Random PoP Query – Is MSG Still Bad for You?

When I was growing up, I remember constantly hearing about how bad MSG was for you. It was during the time whenever someone went to a Chinese restaurant they’d say – “no MSG please”. Anyway, when I’m on my walkabouts and I find myself near the Hana Japanese Market at 17th and U St, NW, I always love to stop in and grab some Shrimp flavored chips. It is the best $1.35 snack you will ever find.

However, I have just discovered that there is MSG in my beloved chips:

So for the health conscious folks out there – wasn’t the whole MSG thing a false scare? Isn’t it ok to eat foods with MSG today?

For those not familiar with the great Hana Japanese market, a few photos after the jump.

43 Comment

  • While people often freak out about MSG, glutamates (glutamic acid) are in just about everything. MSG is a salt of glutamic acid (a sodium salt in this case).

  • Many people are allergic to MSG

    • This has proven to be false. Modern research has shown any ill effects people have percieved to MSG are no differant than placebo. People claim to have these effects when told they were given MSG but were actually not.

      • going off on a tangent here…There is a special place in hell for people that claim food allergies where none exist. The typical restaurant ordering procedure for these low-lifes goes like this:

        customer: “hold the nuts, i’m allergic.”
        server: “they are in the sauce, they can’t be removed”
        c: “well are there whole nuts or are they just in the sauce”
        s: “they’re pureed in the sauce”
        c: “oh ok, that’s fine.”

        once you make your stupid little food preference a life and death matter by calling it an allergy, you have to stick with it to the bitter end and order something else off the menu.

  • yes. msg is still bad for you.

  • This has been covered quite a bit on food blogs, and in a big NYTimes article a few years back. I’m sure someone will post some links, but basically:

    Nobody’s allergic to MSG. Many people claim to be, but studies have disproven it. There’s MSG in tons of food, including parmesan cheese and a long list of other things.

    There is no solid scientific evidence of MSG being bad for you. That doesn’t mean it’s NOT bad for you: it just means we have no real proof that it is bad for you.

  • Great – Im glad that a lobbyist for the Grocery Manufacturers of America reads PoP-After Dark. However, when many people say “allergic” they mean it makes them feel shitty… not that it puts them in anaphylactic shock.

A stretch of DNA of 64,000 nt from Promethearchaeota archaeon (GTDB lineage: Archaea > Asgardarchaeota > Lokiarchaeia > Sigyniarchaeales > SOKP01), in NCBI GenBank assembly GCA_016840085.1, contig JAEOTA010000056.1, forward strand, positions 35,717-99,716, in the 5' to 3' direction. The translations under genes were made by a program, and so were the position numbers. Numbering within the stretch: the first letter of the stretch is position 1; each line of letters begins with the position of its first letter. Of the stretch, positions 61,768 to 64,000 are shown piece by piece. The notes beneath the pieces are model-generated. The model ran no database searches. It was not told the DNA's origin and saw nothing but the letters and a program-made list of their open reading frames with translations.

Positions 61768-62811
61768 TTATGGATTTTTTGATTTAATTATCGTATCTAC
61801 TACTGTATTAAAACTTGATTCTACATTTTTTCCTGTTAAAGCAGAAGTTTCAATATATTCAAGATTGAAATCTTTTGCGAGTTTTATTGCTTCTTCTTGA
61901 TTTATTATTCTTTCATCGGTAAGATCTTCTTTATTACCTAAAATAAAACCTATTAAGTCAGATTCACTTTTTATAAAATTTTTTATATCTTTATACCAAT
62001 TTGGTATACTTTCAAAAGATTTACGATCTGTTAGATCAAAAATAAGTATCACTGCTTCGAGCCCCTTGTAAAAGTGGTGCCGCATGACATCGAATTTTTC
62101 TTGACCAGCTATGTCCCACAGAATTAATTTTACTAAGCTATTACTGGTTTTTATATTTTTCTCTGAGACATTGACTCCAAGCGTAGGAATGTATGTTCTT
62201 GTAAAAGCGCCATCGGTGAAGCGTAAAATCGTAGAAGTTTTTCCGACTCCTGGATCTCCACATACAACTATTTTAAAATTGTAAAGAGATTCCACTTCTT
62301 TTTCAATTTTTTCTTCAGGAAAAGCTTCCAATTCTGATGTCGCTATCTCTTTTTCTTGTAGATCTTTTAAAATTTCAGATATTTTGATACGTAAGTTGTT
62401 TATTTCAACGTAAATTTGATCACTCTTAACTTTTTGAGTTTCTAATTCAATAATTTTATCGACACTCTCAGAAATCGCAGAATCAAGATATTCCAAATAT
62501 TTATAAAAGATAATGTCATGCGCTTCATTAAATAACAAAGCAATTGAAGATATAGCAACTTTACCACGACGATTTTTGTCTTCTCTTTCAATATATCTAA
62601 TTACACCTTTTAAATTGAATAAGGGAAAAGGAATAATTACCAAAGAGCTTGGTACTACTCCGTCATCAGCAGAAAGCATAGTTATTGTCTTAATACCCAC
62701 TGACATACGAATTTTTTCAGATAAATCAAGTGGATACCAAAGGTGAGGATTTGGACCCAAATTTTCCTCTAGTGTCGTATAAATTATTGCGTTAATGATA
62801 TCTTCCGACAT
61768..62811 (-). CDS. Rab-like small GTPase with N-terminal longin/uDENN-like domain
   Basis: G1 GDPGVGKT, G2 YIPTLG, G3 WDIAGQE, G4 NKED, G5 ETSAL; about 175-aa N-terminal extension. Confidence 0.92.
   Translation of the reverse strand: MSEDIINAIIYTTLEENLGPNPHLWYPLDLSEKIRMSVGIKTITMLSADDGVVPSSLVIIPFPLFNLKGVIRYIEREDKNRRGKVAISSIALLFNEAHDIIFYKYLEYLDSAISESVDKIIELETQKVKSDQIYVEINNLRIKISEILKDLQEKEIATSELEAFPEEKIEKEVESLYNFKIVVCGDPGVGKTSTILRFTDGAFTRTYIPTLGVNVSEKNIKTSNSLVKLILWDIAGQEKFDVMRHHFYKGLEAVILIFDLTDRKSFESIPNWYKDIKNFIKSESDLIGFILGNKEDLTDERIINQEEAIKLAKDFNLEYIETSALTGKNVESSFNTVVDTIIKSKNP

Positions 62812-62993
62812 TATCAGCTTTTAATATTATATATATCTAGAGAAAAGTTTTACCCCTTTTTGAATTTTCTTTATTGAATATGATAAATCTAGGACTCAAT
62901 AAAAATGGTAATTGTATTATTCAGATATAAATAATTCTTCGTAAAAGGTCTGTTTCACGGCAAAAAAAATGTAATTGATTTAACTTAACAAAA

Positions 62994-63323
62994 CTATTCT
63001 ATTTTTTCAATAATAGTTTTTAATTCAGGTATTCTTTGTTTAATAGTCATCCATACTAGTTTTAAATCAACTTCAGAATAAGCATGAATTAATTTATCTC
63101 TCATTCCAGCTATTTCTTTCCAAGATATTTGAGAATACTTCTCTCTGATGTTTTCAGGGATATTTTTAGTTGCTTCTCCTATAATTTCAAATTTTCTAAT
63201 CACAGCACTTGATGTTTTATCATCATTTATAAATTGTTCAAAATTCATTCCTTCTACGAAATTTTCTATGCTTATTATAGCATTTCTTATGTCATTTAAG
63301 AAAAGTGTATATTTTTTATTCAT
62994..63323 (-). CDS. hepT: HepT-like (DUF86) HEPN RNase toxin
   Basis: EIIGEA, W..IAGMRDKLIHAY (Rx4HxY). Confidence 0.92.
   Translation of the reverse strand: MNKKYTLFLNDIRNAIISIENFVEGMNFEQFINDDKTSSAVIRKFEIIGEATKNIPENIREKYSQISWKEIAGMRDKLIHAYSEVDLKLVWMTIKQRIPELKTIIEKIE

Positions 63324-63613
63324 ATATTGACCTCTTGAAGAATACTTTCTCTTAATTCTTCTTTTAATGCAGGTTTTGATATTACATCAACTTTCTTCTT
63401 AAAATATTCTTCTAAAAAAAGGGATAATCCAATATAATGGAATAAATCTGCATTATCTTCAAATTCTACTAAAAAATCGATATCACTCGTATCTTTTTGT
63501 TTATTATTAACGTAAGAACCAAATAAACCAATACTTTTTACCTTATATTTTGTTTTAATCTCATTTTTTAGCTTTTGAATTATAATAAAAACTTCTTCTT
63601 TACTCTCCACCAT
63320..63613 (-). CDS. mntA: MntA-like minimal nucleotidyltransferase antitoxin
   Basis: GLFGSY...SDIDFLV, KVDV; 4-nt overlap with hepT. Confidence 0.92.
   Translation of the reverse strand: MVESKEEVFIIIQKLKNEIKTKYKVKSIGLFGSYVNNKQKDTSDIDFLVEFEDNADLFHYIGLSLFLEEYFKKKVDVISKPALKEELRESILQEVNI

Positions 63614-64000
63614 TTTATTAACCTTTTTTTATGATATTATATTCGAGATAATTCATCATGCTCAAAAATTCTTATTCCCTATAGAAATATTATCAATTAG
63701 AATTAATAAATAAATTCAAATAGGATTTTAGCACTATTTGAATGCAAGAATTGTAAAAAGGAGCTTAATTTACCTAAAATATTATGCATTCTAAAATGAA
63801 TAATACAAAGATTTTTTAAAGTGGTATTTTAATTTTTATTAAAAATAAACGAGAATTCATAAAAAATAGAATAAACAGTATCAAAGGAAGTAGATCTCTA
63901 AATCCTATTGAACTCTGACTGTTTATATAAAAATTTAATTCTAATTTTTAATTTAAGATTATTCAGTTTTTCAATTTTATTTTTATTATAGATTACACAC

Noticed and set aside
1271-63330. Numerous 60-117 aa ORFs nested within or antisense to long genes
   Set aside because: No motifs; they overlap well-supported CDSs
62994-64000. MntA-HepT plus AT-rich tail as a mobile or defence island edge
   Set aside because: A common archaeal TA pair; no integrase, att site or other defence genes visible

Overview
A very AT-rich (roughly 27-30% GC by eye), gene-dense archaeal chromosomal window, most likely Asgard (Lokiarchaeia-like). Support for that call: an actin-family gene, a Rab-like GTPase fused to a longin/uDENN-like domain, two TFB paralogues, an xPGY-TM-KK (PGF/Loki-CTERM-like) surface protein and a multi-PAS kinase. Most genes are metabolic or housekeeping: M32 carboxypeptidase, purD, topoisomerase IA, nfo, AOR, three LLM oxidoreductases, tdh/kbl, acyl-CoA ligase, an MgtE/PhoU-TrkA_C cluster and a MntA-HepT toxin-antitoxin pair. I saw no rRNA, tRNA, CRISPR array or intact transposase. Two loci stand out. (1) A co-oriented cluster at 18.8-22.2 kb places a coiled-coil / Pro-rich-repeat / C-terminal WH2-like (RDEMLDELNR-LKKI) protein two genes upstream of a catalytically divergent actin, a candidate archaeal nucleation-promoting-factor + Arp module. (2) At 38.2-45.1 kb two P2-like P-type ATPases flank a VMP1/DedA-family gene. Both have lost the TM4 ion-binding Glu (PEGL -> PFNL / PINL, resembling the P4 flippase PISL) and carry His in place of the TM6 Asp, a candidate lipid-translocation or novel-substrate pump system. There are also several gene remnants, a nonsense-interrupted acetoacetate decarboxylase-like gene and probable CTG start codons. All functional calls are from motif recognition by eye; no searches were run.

A lot of people think that it makes them feel less than well and people arent going to eat it if it makes them feel that way. Stop making those people sound like hypochondriacs.

    Btw – it doesnt bother me, so its not personal. I just know plenty of people who eat MSG unwittingly, feel bad, and find out they ate it. Also, I think its a trigger for migraines in some people.

    • The thing is that the people who say they feel shitty say that even if they were given placebo and were told it was MSG. It’s all mental

      • houseintherear

        It’s not always mental. It triggers migraines in me, which I finally figured out after journaling my headaches for years.

    • It’s amazing because MSG is in so many foods people eat all the time but they only have the effects if they KNOW it’s there.

  • And I’m glad we have posters from the Shitty Italian Food Restaurant Association here. MSG scares came when Chinese restaurants started to become both popular and ubiquitous. Those gatekeepers of healthy living – sub shops and pizza joints – hated competition. So through industry groups they demonized a particular ingredient in Asian cuisine – closely affiliated with the umani flavor – and combination of junk science and nativism won the day, like it often does. White Americans got fatter and maintained moral superiority over minorities so everything worked out.

    MSG haters are the equivalent of anti vaxxers, but less attractive than Jenny McCarthy and more racist. I cook with it as a raw ingredient and recommend it to my friends. To those who harbor inexplicable soft feelings in opposition, keep stuffing your gullet with 250% sodium subs from Potbelly, and leave the flavor to the rest of us.

  • I find it curious that we have a Chinese Restaurant Syndrome epidemic in the States while over 2 billion people in Asia use and consume MSG daily without a problem.